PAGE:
Peoplesoft has launched an ebusiness initiative, but is ringfencing it from the rest of the company in case it fails.
The Peoplesoft Business Network (PSBN), launched at the application supplier's user conference in San Francisco this week, will live in a separate business unit, currently staffed by 35 people, to ensure the main company will not be hurt if the scheme fails.
PSBN is intended to help Peoplesoft compete more effectively against SAP and also to win repeat business from its installed base.
The company acknowledges that it has traditionally been poor at generating pull-through sales from existing customers, but recognises that this is becoming increasingly important as the enterprise resource planning (ERP) market slows, in the face of the Year 2000 issue and a worsening economic situation in Asia-Pacific.
Dave Duffield, Peoplesoft?s president and chief executive, said: ?If we do it right, we see ebusiness as the next paradigm shift. But our ebusiness strategy is quite separate from the core Peoplesoft business strategy. It?s an experiment, an innovation for the future. It will have its own sales and marketing organisation, development and services, and is very much in keeping with our core values. But if it doesn?t work the core business is not in jeopardy.?
He continued: ?We?re betting our reputation on ebusiness, I can tell you that, but not our business. You?ll see big investments made in it, but we?ve got to make sure this stuff works first because there?ll always be ERP customers who want to augment their use of ERP with ebusiness.?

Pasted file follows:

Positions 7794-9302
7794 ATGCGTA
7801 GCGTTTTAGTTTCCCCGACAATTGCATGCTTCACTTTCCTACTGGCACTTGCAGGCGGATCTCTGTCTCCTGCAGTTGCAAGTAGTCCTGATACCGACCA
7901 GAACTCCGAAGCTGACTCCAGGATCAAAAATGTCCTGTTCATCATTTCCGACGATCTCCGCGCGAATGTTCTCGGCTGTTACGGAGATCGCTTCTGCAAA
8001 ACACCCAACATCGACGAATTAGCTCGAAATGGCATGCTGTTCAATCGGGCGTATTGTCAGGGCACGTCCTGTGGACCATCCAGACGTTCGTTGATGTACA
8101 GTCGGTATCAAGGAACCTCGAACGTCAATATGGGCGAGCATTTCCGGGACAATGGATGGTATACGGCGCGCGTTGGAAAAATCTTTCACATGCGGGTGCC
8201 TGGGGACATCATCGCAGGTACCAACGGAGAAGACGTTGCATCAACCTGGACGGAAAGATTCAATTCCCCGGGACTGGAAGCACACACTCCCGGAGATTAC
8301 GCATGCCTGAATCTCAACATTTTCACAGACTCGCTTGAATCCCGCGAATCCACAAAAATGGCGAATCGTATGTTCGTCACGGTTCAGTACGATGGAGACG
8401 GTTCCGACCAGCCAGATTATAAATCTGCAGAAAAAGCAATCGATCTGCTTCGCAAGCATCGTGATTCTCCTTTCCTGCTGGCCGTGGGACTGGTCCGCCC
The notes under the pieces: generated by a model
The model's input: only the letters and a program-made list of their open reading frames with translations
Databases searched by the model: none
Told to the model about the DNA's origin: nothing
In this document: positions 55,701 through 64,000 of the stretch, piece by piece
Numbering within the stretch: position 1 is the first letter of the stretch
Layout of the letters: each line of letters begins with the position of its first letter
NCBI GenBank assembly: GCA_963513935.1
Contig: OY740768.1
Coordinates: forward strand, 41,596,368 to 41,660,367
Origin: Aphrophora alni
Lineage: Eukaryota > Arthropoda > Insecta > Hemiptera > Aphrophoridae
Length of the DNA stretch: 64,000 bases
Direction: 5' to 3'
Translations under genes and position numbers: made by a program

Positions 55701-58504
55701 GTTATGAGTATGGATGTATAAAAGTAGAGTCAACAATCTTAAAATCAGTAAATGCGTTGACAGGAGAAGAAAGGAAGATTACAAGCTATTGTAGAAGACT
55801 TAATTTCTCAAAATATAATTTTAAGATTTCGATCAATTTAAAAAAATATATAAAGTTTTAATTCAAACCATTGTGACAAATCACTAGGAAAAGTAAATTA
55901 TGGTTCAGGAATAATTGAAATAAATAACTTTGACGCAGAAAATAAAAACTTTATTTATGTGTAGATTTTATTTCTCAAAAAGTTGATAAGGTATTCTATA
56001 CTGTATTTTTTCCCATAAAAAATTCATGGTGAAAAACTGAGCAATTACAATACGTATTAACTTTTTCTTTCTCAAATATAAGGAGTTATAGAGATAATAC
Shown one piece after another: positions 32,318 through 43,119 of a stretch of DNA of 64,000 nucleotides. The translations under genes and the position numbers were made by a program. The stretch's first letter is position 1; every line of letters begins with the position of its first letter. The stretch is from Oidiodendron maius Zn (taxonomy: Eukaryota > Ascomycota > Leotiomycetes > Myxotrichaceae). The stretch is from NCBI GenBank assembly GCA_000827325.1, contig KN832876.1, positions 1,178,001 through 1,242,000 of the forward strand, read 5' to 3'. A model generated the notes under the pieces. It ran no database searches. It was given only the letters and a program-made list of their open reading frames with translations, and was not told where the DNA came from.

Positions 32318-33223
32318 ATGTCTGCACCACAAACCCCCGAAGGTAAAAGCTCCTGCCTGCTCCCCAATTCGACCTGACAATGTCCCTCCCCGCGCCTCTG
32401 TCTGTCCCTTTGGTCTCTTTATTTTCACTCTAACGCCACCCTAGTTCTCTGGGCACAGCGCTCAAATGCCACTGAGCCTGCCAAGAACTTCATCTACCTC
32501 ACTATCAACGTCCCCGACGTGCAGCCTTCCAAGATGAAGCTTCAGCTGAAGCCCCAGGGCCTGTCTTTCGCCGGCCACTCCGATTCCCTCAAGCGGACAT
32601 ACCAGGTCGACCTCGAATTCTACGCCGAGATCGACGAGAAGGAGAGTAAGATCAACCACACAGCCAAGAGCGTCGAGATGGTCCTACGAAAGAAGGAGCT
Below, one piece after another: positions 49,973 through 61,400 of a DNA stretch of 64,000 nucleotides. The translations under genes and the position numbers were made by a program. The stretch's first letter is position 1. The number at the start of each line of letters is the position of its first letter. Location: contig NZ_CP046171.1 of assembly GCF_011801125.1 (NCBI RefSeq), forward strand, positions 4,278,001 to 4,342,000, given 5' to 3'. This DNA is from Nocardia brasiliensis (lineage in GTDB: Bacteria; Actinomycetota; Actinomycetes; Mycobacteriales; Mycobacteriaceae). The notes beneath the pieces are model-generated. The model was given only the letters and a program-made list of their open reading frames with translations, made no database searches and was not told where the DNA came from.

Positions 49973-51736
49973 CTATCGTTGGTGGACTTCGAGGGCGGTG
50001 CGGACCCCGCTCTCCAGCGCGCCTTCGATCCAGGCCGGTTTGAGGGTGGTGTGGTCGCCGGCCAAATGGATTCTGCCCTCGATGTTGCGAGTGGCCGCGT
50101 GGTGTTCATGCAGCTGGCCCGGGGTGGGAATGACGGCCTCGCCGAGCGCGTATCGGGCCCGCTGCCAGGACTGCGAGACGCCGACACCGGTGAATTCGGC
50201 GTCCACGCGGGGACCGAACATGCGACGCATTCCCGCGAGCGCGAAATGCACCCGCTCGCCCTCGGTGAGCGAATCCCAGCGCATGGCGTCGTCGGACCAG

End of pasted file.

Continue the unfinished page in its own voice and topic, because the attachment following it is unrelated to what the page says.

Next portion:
PSBN will be sold as an add-on to the firm?s human resources applications and will include a customisable HTML front end or portal, dubbed My Peoplesoft. The portal will be workflow enabled and integrated with calendaring and email, but users will also be able to access information from Peoplesoft?s own packages and from third party suppliers or 'merchants'.
These merchants will be expected to join a certification scheme and pay for the right to integrate their applications and data into PSBN, but the applications will be arranged into logical 'communities' such as advisory services to make access easier.
While users will be able to buy communities as part of PSBN, the product will also come with a range of application programming interfaces, based on the Microsoft Com model, so that they can integrate their own merchants as required.
Details of the architecture are due to be announced in the first quarter, when usage based pricing will also be revealed. Various merchants including online stockbroker Charles Schwab have already signed up to the scheme and the first products are due to ship next year. But release cycles will not be incremental in line with Peoplesoft?s traditional model. Instead they will be based on functional enhancements and will plug into Peoplesoft 7.5.
While PSBN will initially be targeted at workplace users, Peoplesoft also plans to expand it to cover users outside the organisation in the next iteration, and intends to integrate it with its new analytical applications over time.
Baer Tierkel, general manager of PSBN, explained: ?This is where we see our vision going for the next five to 10 years. We?ve been driving towards the ebusiness world for two years now, but we?ve created an Internet start-up because we?re trying to achieve the best of both worlds. The focus will be on north America next year, but it will be rolled out elsewhere after that and we expect to generate revenues from it next year.?
The PSBN business unit is currently staffed by 35 people, but this is expected to increase to 60-70 by the end of the year.
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